Color without the commitment. For those clients who like their landscapes to change with the seasons, annual plants are the way to go. Annuals offer contrast against a backdrop of perennial plants – and when used in comination with perennials, you can diversify the landscape at will without having to completely replace beds. Plus, annuals are less expensive than perennials, so you can give your clients a big color show for very little money.
If you’re worried that you won’t be able to find annual plants in colors beyond blue and purple for shady areas, don’t be. There are annuals that offer a variety of other colors, including bright reds, vibrant oranges and sunny yellows. Use the list below to get you started, and see how many options you have for lighting up the landscape.
Pansies are an excellent option for cooler weather. While they can’t take the heat, I’ve had them weather an ice storm and come back strong. Partial shade is best for these flowers, which need an hour or two of morning or evening sun. In ideal conditions, these plants will grow up to 8 inches tall, and bloom in rich colors ranging from dark, saturated purples to brighter hues. They prefer well – drained soils.
Begonias are best known for their pinkish-red flowers that stand out against green leaves, but they also come in varieties that feature flowers of white, pink, salmon and bi-color. There is also a bronzed-leaf variety that is more sun-tolerant if you have a location that is part sun, part shade. These popular annual plants will grow to be 10 – 12 inches, or you can choose a dwarf version that will grown no larger than 8″ tall.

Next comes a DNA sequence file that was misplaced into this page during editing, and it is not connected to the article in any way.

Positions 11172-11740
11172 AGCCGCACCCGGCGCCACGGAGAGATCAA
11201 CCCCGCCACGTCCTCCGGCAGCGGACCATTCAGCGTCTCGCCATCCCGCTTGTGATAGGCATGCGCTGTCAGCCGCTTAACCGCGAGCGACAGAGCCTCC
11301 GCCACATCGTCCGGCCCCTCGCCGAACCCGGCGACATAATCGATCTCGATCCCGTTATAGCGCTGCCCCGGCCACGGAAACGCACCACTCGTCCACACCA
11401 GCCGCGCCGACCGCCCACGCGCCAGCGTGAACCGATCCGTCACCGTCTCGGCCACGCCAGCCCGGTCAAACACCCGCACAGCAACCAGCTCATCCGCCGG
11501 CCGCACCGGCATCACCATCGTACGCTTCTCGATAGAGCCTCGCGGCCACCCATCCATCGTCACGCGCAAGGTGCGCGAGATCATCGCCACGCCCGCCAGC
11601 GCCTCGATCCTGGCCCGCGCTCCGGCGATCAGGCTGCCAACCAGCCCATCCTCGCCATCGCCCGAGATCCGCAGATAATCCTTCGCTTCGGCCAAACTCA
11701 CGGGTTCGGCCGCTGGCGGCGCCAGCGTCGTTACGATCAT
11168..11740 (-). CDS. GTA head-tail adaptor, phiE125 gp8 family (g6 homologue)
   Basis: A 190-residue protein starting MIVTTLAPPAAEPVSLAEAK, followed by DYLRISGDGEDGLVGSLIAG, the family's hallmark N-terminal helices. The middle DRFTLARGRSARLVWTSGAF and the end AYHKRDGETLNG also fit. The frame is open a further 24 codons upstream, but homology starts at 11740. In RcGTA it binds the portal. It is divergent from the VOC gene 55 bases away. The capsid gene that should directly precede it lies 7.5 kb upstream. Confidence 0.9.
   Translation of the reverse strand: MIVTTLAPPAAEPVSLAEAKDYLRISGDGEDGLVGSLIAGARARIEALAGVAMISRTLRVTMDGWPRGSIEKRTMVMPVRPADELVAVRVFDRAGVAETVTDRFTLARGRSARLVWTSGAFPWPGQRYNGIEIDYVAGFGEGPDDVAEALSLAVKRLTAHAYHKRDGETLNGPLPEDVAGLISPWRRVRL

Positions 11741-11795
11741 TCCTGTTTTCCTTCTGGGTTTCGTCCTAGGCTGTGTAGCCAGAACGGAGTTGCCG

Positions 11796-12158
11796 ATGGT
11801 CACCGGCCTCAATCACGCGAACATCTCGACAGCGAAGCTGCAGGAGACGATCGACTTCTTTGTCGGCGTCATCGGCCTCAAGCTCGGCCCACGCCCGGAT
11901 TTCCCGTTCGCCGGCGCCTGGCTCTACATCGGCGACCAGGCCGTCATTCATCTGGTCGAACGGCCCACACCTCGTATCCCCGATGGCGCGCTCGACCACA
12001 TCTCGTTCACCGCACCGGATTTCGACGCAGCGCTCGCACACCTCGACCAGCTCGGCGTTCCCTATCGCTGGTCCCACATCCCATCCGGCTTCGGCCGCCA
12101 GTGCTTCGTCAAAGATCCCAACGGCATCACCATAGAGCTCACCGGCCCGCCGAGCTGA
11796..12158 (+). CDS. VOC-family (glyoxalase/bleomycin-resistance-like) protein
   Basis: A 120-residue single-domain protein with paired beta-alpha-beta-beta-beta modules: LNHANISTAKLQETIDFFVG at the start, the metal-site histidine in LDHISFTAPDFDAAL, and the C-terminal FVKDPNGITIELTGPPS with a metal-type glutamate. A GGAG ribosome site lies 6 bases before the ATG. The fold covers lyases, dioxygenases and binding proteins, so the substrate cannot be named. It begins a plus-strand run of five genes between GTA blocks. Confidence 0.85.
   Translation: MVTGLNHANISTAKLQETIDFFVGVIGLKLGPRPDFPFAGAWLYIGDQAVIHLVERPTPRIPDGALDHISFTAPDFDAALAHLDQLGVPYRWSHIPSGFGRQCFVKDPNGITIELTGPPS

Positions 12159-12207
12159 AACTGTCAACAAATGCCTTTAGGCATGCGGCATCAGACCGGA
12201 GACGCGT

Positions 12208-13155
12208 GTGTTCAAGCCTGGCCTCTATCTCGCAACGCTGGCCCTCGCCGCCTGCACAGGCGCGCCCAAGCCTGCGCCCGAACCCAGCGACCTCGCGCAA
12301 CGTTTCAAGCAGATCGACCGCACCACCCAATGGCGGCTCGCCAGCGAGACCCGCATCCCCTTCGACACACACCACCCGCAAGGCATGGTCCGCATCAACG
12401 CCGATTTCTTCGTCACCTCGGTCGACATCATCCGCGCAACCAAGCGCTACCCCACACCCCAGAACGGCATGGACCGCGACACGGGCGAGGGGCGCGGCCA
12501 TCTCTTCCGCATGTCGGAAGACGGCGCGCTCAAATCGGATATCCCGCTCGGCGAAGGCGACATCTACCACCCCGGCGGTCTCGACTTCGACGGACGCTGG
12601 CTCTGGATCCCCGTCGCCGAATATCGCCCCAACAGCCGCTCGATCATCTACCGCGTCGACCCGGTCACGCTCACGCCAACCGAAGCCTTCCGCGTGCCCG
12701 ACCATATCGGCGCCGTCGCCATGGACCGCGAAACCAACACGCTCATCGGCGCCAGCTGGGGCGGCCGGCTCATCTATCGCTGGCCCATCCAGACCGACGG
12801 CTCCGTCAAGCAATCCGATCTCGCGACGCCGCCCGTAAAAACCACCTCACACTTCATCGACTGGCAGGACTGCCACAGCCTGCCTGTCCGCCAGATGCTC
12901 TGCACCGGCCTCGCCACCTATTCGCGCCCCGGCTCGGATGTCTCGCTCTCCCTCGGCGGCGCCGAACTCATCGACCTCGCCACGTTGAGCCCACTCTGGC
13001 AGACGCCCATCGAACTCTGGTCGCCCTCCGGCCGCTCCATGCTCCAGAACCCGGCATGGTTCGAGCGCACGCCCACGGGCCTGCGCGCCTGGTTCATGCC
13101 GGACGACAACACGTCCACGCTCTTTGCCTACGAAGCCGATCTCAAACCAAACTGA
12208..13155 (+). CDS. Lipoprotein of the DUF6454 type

Salvia is just too good to not include in this short list. Yes, it’s a very traditional plant that has been criticized for being overused in flowerbeds – but for good reason. Its’s simply an interesting plant with its tall, spiked shape and flowers in red, purple, orange and cream colors. To help offset the fact that you’re using such a “common” plant, blend in other annuals with your salvia so that is is not your main focal point but more of an accent. A member of the mint family, make sure this flowering annual gets a few hours of sun a day.
Coleus, also known as painted nettle, doesn’t flower, but it can still add a lot of color and interest to a shady area. Its leaves feature colors ranging from deep purple to a barely-there pink, and the light- and dark-green leaves typically offer more than one color, with a lot of variegation. The textured foliage on this plant is a bonus. It performs well in the heat, but needs moist soil.
Wishbone flower (Torenia fournieri) is an often overlooked shady annual. With a long flowering season that extends from early summer to late fall, this plant offers snapdragon-like blooms of white, yellow, purple, and blue that are contrasted by bright green foliage. The wishbone flower is low-maintenance and even attracts hummingbirds.
Sweet alyssum (Lobularia maritime) works especially well in dry, shady areas, which can be a real challenge for most landscapers. They are a good groundcover, as they stay low to the ground (3 – 5 inches tall), and feature clusters of white or purple flowers. In several regions of the US, these flowers are used as perennial plants because they are exceptionally hardy for an annual, withstanding some light frosts.
By Cindy Ratcliff From The Total Landscape Care Magazine